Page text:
‘It does this by creating an atmosphere that is closer to poetry than to traditional prose narrative.’

‘He does not dress them up with narrative; there is no story, just a jangle of exposed nerve endings.’

‘Perhaps my own tendency to sit with narrative rather than poetry leads me in this direction.’

‘You can define narrative to make it the story or to make it the whole, and you can emphasise different aspects.’

‘In the realm of mythic narrative, the same stories keep getting reincarnated.’

‘It didn't just object to certain kinds of story, but to narrative in general as a promoter of illusion.’

‘These pieces depend on narrative for their lives, animated by the stories we tell about them.’

‘But it is the interest in fictional narrative that comes through most strongly.’

1.3A representation of a particular situation or process in such a way as to reflect or conform to an overarching set of aims or values.

‘the coalition's carefully constructed narrative about its sensitivity to recession victims’

More example sentences

‘The history of the country as a whole "does not fit easily into a standard narrative of democracy" - assuming that there is anything like a "standard narrative of democracy".’

‘It will also depend on the way we conceptualize him and where he fits into our own global narrative.’

‘Constructing an expansive environmental narrative enabled activists to find new ways to seek, and sometimes achieve, long-standing political goals.’

‘This is a simple story that fits nicely into the overall narrative the President has been using already.’

‘American triumph at the end of World War II could reaffirm the master narrative of American conquest.’

‘He was a politician who fatally lacked a grasp of the importance of having a narrative to inspire supporters and enthuse the electorate.’

‘Journalists may love to break news, but they hate to contradict the narratives that crystallize around particular politicians or policies.’

‘American constitutional history was dominated by a whiggish narrative in which progressive forces consistently supportive of civil rights and civil liberties triumphed over the dark forces of reaction.’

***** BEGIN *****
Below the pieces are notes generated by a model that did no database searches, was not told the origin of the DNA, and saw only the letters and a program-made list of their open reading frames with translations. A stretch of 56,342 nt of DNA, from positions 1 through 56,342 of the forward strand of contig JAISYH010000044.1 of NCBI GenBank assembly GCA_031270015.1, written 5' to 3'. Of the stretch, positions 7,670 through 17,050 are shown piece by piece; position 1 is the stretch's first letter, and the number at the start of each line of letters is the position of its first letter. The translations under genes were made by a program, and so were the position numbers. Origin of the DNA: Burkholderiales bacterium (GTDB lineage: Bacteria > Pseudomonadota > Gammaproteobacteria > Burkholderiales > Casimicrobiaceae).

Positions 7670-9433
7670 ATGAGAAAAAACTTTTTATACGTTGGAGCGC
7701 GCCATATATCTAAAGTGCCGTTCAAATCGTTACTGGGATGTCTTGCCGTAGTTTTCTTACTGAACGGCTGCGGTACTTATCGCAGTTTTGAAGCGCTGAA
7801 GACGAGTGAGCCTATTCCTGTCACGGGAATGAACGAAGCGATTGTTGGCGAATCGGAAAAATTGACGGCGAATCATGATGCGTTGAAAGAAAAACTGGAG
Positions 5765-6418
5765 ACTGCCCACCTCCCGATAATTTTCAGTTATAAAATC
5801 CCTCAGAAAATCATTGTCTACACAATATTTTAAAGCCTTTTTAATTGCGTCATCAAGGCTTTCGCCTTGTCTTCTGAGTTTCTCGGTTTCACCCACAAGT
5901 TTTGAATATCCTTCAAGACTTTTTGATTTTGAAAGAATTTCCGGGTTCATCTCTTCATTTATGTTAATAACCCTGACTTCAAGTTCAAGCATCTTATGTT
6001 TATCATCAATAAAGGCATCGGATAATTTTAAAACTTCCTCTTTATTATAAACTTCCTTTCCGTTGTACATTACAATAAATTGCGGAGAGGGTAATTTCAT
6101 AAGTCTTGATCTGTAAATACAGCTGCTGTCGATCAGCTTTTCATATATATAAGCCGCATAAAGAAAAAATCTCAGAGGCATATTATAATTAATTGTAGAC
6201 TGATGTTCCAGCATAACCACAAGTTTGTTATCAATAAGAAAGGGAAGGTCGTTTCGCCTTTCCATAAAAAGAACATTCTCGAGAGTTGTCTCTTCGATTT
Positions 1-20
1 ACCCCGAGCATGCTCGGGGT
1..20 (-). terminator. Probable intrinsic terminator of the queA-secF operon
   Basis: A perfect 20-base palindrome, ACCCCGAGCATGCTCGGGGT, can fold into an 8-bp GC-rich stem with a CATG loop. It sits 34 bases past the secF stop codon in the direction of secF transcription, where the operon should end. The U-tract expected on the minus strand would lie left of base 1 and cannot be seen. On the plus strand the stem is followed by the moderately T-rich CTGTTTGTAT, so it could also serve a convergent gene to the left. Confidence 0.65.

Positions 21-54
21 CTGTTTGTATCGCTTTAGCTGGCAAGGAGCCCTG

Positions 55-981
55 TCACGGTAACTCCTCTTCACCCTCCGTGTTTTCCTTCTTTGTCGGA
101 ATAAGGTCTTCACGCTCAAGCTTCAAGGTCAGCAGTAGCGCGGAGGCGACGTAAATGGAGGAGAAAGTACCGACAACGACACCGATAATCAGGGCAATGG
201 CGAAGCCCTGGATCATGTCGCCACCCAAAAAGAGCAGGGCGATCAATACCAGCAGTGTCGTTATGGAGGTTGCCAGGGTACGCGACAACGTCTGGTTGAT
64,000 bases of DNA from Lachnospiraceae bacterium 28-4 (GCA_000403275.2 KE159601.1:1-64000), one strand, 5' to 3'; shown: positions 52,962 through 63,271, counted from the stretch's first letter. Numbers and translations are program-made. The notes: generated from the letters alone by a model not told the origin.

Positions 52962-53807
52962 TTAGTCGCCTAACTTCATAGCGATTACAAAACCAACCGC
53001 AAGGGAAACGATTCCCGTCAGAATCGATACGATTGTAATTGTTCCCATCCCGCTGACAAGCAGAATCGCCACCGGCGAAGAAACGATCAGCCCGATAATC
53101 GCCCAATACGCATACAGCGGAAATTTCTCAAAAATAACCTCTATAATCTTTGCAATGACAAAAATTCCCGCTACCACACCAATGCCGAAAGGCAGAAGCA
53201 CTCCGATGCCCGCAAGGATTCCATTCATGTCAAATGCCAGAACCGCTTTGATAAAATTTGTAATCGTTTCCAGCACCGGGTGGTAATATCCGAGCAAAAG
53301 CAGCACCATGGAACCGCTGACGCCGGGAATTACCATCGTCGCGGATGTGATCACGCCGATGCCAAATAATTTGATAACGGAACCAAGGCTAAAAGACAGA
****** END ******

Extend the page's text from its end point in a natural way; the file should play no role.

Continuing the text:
‘We have seen this before - the so-called Liberal media framing the narrative to fit Republicans.’

‘Can it really be right to have children when they'll grow up in a world dominated by narratives of social and environmental catastrophe?’

‘The "narrative" that the President was under-achieving "would largely go away", he thought, particularly when health care reform passed.’

‘The point is that with new governments, what we've come to regard as their narrative generally tends to become evident after the event.’

‘The Louisiana chief executive is impossible to dismiss out of hand because he fits into several narratives that make him appealing to conservatives and to independent voters.’

‘The party hopes the raft of policy announcements this week will show that their leader is developing a coherent and imaginative "narrative" that will define his general election campaign.’

‘Official American history diminishes or erases completely these bodies in its ideal narratives of progress.’

‘The bigger picture, however, is of a prime minister and a government that want to be more self-confident but are frustrated at the failure of their 'narrative' to find a more receptive audience.’

‘Especially in this country, we have allowed the development of a narrative in the media which privileges suspicion of domestic politicians over the understanding of global movements.’